Devoted to the Propagation and Defense of New Testament Christianity
June 4, 1970

"For Freedom Did Christ Set Us Free"

Harold Turner

Much is said of the "freedom" in the above statement found in Gal. 5:1. Paul is certainly not saying that Christians are free from every restraint and can do what they want at any time and act in any way they choose. To the contrary the passage plainly teaches: "for ye, brethren, were called for freedom; only use not your freedom for an occasion to the flesh" (Gal. 5:13). Then if you'll observe verses 16-21 you will see that they were very much under obligation to the law. As a matter of fact in the next chapter, "Bear ye one another's burdens and so fulfill the law of Christ" (Gal. 6:2).

The phrase "set us free" (5:1) involves retrospection. A state of bondage has been left behind and in this passage the bondage is the old law. At the time Paul was writing they had been set free from that specific bondage. In view of this the word "freedom" is understood. Paul, anticipating misunderstanding of these words, remarked, "use not your freedom for an occasion to the flesh." That is to say, do not understand "freedom" as defining a present circumstance in which no laws or restraints are binding.

In John 8:32 Christ used the word "free." The freedom here looks to a past condition of slavery to sin and again the word needs to be so understood; "free" or freedom in this context emphasizes a coming out of something more than a resulting state. However the resulting state is mentioned in v. 31, "my disciples." Now notice the entire verse, "Jesus therefore said to those Jews that had believed him, if ye abide in my words, then are ye truly my disciples." They needed freedom; they needed to become disciples of Christ, but, to be considered such, they had to keep his word.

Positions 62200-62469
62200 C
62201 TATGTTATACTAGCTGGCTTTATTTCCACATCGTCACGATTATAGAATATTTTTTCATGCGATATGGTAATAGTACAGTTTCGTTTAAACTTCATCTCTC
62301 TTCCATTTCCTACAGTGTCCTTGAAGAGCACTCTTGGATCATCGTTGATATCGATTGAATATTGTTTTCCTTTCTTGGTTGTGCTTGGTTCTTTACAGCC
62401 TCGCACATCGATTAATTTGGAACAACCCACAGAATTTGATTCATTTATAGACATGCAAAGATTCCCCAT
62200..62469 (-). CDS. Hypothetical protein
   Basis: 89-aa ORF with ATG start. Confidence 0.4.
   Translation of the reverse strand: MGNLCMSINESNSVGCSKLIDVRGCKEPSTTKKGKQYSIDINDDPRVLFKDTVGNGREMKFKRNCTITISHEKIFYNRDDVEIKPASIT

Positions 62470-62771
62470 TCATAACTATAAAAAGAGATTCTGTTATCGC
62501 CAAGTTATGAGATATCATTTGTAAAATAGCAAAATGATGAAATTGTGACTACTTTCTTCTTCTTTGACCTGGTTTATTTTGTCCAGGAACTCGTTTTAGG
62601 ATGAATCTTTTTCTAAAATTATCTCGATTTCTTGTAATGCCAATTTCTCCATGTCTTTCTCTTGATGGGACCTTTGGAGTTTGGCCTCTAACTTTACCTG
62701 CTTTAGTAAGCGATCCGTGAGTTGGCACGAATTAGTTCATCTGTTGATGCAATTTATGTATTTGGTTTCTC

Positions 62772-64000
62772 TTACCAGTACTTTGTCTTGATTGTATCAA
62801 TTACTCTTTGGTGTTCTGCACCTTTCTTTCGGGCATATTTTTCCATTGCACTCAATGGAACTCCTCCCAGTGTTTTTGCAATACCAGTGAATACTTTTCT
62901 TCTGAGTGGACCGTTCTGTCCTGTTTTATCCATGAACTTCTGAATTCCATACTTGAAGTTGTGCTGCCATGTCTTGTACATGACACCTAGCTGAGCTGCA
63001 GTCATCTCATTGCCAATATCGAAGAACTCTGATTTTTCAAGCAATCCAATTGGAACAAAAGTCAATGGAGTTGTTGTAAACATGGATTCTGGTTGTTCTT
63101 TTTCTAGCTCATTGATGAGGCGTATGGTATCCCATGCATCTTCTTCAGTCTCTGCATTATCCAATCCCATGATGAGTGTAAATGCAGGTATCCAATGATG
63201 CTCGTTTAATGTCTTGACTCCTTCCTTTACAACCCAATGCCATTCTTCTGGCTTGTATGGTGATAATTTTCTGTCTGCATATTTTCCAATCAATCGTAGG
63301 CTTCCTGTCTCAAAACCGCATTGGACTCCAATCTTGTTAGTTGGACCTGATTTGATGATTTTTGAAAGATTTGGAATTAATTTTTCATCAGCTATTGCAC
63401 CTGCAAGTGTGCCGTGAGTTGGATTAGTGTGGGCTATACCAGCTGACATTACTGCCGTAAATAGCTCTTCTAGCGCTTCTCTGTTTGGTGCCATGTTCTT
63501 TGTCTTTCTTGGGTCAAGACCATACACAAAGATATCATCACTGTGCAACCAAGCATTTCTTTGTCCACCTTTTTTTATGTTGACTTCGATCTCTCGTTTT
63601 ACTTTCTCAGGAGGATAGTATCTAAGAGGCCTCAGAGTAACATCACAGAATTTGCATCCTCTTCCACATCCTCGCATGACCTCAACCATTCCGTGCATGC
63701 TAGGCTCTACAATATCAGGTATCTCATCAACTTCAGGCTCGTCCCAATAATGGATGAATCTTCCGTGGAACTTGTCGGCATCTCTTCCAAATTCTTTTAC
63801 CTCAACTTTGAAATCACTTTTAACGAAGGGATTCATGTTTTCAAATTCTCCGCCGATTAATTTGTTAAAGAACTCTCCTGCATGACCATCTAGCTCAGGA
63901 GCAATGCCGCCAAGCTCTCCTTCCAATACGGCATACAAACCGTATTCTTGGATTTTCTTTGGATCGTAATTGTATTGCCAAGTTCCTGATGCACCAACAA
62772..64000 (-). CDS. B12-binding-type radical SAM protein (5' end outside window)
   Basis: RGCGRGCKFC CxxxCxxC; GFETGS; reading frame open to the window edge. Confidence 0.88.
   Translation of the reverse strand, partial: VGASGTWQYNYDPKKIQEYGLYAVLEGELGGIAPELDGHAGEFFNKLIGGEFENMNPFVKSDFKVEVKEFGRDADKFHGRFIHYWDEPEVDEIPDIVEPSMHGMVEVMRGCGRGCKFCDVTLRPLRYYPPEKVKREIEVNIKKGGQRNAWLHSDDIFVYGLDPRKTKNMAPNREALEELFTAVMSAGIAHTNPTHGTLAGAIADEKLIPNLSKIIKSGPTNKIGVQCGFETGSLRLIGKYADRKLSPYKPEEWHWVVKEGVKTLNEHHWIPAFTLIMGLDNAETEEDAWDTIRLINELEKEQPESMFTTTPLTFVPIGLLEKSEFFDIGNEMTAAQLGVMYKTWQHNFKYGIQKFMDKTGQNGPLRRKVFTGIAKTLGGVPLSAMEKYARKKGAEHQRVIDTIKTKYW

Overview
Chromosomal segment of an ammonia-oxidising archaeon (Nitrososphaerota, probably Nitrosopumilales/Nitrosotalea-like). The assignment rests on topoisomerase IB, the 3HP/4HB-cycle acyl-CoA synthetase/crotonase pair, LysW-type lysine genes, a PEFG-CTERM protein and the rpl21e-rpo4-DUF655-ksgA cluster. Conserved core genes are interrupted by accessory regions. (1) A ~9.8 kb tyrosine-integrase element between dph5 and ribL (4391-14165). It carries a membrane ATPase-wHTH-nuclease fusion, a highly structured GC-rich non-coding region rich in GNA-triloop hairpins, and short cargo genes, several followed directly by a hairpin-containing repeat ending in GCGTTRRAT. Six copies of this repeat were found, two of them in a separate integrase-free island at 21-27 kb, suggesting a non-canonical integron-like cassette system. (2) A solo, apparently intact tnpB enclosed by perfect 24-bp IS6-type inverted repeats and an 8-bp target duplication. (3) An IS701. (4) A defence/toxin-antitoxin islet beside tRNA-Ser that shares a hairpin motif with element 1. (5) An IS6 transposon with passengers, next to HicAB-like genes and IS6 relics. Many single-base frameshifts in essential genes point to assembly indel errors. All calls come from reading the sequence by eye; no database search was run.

Thus, the words "free" and "freedom" need to always be considered in context. Christians are not exempt from law. It becomes tiresome to hear such passages as these used to justify free exercising of the passions or as proof of one's right to propagate any weird theory that pops into his head. The first problem is specifically condemned by Paul in Gal. 5, and the second isn't related to the contextual material.

— 5405 Voider, Fort Worth, Texas 76114